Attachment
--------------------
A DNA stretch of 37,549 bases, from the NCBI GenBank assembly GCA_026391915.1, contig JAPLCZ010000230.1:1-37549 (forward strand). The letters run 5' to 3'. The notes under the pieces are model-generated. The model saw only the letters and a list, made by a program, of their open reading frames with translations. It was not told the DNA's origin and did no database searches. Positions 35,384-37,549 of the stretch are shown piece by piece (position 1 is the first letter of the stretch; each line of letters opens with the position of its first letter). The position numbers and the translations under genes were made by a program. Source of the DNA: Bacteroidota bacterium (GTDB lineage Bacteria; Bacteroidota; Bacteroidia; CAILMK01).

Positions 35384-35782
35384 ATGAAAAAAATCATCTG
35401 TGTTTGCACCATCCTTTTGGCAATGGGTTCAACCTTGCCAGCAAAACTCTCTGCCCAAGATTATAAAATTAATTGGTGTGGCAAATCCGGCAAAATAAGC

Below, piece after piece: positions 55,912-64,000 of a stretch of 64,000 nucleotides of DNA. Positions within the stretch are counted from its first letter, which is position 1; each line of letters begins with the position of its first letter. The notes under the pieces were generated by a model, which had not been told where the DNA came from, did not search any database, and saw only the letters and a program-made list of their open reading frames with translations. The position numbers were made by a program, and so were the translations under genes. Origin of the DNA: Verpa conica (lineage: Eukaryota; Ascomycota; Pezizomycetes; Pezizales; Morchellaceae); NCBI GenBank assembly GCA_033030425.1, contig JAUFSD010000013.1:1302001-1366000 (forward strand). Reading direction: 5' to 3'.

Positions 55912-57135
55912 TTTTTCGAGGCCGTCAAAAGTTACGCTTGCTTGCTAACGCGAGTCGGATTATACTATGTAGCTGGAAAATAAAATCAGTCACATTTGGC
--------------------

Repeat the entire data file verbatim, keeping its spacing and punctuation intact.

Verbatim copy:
A DNA stretch of 37,549 bases, from the NCBI GenBank assembly GCA_026391915.1, contig JAPLCZ010000230.1:1-37549 (forward strand). The letters run 5' to 3'. The notes under the pieces are model-generated. The model saw only the letters and a list, made by a program, of their open reading frames with translations. It was not told the DNA's origin and did no database searches. Positions 35,384-37,549 of the stretch are shown piece by piece (position 1 is the first letter of the stretch; each line of letters opens with the position of its first letter). The position numbers and the translations under genes were made by a program. Source of the DNA: Bacteroidota bacterium (GTDB lineage Bacteria; Bacteroidota; Bacteroidia; CAILMK01).

Positions 35384-35782
35384 ATGAAAAAAATCATCTG
35401 TGTTTGCACCATCCTTTTGGCAATGGGTTCAACCTTGCCAGCAAAACTCTCTGCCCAAGATTATAAAATTAATTGGTGTGGCAAATCCGGCAAAATAAGC

Below, piece after piece: positions 55,912-64,000 of a stretch of 64,000 nucleotides of DNA. Positions within the stretch are counted from its first letter, which is position 1; each line of letters begins with the position of its first letter. The notes under the pieces were generated by a model, which had not been told where the DNA came from, did not search any database, and saw only the letters and a program-made list of their open reading frames with translations. The position numbers were made by a program, and so were the translations under genes. Origin of the DNA: Verpa conica (lineage: Eukaryota; Ascomycota; Pezizomycetes; Pezizales; Morchellaceae); NCBI GenBank assembly GCA_033030425.1, contig JAUFSD010000013.1:1302001-1366000 (forward strand). Reading direction: 5' to 3'.

Positions 55912-57135
55912 TTTTTCGAGGCCGTCAAAAGTTACGCTTGCTTGCTAACGCGAGTCGGATTATACTATGTAGCTGGAAAATAAAATCAGTCACATTTGGC